this should probably wait until i’ve presented it to the peeps on site next week, but as i was uploading it to the pages which will eventurally make up my new site, i thought that it might be worthwhile putting up here.
As part of a project on public space, and a continuation of the toilet project, Lauren staged a small performance on a day in September within a public toilet at Knox Shopping Centre – a large private mall in the outer suburbs of Melbourne (and part of the new public spaces of consumption).
The only documentation was a short section of video, writing and stickers left on the site:
An artist sat here for an hour and a half
She did not buy a thing
She did not worry about what to buy
She read, wrote, thought and daydreamed
The real values of culture can be maintained only by negating culture. But this negation can no longer be a cultural negation. It may in a sense take place within a culture, but it points beyond it. (Debord)*
*Taken from the chapter: Negation and Consumption within Culture
Society of the Spectacle, Guy Debord
Published by Rebel Press, UK.
The aim of the action was about privacy, public space, private space and acting politically through inaction. a kind of extension of gandhi’s nonviolent resistance – a resistance to the sprawling mass of consumption that places like Knox [see also Chadston e and Southland] are – suburbs as shopping malls, with a hold over public facility and jurisdiction, without the accountability or regard for the politic.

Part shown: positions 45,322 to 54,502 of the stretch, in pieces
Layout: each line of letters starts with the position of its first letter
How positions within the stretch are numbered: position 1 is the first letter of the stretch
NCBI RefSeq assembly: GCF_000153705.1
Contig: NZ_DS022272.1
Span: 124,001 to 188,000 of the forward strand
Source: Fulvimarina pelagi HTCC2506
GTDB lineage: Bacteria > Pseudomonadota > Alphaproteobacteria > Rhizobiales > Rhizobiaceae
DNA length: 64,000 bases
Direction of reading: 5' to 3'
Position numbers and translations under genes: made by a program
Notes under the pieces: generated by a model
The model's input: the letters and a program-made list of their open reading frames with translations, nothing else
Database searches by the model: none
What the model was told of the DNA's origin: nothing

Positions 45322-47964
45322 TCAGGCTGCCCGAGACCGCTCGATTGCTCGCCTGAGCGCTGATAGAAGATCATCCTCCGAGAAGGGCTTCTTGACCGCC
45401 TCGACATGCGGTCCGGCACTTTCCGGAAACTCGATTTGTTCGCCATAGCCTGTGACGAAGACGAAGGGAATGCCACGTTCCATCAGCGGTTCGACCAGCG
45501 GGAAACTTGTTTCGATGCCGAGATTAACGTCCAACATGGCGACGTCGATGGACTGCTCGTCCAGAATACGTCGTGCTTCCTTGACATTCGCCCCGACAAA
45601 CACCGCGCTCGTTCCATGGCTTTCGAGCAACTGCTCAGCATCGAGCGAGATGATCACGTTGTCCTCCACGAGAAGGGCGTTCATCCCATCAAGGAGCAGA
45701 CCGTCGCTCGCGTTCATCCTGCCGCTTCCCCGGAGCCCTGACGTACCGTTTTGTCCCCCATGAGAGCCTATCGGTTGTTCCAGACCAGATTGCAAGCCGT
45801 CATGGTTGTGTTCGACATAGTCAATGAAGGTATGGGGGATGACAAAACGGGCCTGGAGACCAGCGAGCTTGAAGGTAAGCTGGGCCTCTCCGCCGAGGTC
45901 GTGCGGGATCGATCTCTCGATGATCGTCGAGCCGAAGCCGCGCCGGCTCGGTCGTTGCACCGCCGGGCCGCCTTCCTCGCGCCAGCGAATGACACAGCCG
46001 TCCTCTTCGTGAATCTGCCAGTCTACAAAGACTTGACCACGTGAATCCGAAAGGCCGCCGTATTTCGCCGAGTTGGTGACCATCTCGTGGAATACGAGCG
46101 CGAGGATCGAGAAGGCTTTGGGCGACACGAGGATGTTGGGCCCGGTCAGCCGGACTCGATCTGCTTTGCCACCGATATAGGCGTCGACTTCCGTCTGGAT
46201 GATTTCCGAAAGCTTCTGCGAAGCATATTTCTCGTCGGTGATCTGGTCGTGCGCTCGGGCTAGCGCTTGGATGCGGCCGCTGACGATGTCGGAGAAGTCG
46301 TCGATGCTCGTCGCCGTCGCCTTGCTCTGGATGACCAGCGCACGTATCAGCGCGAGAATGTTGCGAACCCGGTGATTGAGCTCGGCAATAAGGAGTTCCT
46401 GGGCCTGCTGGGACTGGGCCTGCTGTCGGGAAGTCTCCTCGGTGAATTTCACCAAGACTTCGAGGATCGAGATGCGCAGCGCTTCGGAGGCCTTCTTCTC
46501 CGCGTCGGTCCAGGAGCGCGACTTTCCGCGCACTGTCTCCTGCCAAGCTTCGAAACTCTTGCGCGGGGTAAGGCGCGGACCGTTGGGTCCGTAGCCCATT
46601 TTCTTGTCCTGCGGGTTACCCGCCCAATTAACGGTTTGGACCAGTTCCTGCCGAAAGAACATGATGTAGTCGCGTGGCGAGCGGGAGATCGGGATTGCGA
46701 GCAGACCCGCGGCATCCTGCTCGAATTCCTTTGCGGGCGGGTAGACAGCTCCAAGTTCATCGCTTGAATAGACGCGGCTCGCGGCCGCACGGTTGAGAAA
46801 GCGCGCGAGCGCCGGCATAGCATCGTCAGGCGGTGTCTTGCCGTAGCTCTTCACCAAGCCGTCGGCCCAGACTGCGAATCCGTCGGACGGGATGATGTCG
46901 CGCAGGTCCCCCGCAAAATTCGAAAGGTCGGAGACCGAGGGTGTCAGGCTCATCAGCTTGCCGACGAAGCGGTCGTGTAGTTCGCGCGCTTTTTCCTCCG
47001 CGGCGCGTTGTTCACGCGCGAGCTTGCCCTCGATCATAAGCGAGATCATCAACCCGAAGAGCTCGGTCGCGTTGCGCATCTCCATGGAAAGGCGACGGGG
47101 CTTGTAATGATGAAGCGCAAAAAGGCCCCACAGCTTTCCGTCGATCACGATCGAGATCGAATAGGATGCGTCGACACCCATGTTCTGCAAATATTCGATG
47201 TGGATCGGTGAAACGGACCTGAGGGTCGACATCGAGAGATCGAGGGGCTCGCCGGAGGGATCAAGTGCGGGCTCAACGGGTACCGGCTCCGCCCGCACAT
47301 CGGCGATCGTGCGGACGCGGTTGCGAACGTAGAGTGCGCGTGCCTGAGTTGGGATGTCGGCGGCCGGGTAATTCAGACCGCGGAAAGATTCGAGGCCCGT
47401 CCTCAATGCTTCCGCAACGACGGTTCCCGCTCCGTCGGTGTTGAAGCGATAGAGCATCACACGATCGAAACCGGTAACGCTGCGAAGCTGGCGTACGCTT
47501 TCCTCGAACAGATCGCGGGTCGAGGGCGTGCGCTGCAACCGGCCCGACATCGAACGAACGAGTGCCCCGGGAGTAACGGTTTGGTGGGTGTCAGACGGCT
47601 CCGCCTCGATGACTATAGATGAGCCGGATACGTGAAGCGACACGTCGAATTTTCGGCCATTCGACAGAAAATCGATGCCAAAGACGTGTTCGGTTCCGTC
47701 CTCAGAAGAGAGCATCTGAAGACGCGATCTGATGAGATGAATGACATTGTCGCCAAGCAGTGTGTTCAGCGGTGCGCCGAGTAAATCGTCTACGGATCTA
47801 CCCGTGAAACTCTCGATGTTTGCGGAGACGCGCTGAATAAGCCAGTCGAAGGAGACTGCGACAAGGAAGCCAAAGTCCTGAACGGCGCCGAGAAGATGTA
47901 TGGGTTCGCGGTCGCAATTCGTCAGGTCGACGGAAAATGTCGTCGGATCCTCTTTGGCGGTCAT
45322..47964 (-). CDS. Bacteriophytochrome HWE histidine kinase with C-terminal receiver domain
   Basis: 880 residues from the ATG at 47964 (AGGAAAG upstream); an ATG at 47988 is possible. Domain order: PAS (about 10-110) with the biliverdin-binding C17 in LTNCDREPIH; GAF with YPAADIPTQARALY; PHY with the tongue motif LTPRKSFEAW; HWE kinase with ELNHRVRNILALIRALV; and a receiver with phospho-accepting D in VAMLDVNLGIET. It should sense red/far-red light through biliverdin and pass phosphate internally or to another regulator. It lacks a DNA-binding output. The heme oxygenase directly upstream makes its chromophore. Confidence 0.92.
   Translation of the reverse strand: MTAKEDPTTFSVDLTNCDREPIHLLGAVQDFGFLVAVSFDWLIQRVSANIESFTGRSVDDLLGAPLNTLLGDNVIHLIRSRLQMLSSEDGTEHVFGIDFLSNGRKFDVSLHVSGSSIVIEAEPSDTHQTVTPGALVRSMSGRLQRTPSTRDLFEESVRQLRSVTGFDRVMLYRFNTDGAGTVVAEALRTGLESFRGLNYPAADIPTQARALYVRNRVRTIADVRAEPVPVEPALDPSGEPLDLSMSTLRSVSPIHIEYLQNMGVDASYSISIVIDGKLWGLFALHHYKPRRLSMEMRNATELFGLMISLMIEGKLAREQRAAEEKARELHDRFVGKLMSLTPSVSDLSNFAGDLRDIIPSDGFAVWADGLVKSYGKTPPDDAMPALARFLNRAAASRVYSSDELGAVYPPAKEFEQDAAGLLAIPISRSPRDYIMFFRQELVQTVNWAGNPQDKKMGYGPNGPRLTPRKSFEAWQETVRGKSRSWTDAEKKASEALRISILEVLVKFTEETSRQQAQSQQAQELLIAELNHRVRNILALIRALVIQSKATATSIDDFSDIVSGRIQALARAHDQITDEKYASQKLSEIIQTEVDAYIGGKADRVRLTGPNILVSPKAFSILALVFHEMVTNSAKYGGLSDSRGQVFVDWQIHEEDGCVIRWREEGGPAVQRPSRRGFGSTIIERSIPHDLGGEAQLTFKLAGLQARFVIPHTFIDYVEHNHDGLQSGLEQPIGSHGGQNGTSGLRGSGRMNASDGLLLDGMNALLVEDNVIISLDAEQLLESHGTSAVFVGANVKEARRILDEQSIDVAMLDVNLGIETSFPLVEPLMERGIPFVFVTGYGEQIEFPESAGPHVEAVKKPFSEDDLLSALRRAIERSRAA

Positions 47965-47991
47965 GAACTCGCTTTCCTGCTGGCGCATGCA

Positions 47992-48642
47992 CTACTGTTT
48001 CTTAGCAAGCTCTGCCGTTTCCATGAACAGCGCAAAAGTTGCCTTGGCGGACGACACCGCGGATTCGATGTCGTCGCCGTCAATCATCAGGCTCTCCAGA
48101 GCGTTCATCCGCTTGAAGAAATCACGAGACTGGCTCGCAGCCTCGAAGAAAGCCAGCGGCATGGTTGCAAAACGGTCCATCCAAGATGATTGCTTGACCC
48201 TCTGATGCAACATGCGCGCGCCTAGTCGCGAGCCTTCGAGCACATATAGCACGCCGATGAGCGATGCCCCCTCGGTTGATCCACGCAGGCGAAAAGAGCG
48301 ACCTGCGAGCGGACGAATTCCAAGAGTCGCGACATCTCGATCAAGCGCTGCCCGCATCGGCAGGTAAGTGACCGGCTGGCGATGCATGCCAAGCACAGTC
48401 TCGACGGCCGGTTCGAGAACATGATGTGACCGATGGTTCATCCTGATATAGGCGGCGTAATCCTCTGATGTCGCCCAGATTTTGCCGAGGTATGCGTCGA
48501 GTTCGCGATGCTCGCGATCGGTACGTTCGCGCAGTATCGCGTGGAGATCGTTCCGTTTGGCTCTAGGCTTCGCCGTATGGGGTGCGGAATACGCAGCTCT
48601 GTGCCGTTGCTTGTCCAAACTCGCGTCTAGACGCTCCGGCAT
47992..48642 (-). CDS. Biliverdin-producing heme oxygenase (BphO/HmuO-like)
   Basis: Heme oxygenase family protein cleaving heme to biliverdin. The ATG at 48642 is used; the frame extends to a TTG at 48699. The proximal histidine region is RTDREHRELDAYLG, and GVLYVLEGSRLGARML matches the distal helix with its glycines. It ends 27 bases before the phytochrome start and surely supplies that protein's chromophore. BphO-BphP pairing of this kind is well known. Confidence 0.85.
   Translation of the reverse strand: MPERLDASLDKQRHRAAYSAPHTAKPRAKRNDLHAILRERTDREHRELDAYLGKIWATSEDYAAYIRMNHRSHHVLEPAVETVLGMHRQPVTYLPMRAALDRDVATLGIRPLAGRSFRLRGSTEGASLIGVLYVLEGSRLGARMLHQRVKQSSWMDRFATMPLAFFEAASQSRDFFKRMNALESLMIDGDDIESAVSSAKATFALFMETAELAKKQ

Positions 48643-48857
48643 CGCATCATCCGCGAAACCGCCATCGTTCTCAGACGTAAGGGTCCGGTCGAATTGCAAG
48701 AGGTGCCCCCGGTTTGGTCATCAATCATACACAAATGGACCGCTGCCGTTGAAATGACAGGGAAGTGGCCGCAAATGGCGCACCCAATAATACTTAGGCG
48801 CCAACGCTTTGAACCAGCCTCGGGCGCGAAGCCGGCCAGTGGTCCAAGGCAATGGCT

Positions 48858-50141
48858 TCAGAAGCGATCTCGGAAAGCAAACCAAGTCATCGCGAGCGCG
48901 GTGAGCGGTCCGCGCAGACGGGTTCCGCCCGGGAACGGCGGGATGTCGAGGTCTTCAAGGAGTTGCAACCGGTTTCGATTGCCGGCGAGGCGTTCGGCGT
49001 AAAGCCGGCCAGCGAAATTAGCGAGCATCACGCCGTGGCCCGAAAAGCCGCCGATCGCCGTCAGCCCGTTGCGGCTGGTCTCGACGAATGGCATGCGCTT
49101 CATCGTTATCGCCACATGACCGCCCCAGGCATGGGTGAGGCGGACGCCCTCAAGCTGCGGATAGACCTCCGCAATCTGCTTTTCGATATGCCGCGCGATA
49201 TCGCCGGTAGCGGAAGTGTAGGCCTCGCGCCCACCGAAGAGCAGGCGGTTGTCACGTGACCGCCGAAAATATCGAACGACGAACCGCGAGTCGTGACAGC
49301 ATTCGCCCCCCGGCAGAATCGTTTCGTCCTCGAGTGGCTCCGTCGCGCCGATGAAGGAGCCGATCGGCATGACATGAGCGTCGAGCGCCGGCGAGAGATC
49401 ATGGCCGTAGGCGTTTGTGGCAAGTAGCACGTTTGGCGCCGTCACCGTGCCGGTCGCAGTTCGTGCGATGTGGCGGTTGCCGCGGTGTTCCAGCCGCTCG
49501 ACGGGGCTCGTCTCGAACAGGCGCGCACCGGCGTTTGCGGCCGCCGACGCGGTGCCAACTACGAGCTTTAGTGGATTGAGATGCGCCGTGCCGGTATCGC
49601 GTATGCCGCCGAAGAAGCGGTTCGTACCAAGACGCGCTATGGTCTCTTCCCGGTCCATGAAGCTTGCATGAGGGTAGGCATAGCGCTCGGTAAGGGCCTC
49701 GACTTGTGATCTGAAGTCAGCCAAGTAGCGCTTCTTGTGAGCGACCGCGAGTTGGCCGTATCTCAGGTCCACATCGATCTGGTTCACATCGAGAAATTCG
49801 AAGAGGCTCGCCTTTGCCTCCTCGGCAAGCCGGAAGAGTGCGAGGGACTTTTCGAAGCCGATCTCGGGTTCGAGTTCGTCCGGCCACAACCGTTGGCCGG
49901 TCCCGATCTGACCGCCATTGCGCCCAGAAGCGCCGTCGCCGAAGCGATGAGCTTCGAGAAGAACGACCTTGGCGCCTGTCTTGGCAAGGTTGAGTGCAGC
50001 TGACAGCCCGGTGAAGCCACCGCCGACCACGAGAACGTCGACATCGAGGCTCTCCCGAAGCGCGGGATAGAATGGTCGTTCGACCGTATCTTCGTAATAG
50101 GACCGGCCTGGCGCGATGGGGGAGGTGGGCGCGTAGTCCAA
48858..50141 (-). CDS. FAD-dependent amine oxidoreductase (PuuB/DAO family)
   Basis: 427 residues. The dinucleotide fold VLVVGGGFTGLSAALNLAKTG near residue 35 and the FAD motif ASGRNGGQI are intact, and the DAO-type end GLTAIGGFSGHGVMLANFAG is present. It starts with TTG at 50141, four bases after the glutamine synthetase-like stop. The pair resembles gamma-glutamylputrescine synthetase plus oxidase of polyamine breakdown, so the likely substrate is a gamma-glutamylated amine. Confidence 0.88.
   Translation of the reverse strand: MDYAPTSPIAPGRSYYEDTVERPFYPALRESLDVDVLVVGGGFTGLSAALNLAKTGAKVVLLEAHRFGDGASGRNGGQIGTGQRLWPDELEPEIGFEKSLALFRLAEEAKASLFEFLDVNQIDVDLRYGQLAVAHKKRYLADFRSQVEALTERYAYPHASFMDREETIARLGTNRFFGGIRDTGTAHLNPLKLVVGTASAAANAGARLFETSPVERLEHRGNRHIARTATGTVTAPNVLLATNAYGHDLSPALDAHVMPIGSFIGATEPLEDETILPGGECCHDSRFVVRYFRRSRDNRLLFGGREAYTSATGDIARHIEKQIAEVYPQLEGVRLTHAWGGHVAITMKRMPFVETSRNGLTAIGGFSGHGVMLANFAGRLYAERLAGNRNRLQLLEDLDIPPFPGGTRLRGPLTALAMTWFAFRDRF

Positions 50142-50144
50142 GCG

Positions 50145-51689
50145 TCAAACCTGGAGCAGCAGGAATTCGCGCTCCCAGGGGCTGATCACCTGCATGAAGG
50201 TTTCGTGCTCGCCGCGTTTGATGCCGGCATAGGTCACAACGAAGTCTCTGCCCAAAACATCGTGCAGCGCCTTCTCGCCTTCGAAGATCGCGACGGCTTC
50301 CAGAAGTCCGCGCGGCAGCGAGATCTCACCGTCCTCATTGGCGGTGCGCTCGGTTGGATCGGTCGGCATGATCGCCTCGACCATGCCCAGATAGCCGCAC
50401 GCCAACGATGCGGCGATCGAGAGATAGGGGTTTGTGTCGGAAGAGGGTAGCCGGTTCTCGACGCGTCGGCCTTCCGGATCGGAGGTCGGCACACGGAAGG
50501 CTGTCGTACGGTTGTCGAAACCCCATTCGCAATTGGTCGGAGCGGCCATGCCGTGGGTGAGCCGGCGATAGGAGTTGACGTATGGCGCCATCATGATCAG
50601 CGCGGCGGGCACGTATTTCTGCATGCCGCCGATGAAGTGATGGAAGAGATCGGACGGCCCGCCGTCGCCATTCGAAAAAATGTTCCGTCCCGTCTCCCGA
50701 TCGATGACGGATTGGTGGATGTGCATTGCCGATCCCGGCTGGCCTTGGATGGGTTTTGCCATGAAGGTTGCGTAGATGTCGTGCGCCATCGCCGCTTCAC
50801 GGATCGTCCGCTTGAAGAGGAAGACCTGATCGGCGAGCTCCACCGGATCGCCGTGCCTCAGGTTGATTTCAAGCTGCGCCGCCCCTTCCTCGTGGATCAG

This work also sought to challenge the idea of what a private space is in public. Interestingly, before the action/performance there was talk of the police being called, of centre management reacting badly, of the women who were using the other toilets taking offence at someone sitting in the toilet, not using the toilet, but just being there.
Interestingly, these were just the anxieties of artists who have been told, time after time that the public cannot cope. I had no problems. Not one person asked what i was doing, not even when i had to retrieve a pen that had dropped and rolled into the next cubicle. No one from centre management came and knocked on my door – and my toilet was in the block next to their offices. No policewoman asked me to leave the centre.
I got to have my own space for a while. Just to sit and chill out, read, think, hum a little, dream and write. Public space without the pressure of buying something. It was lovely.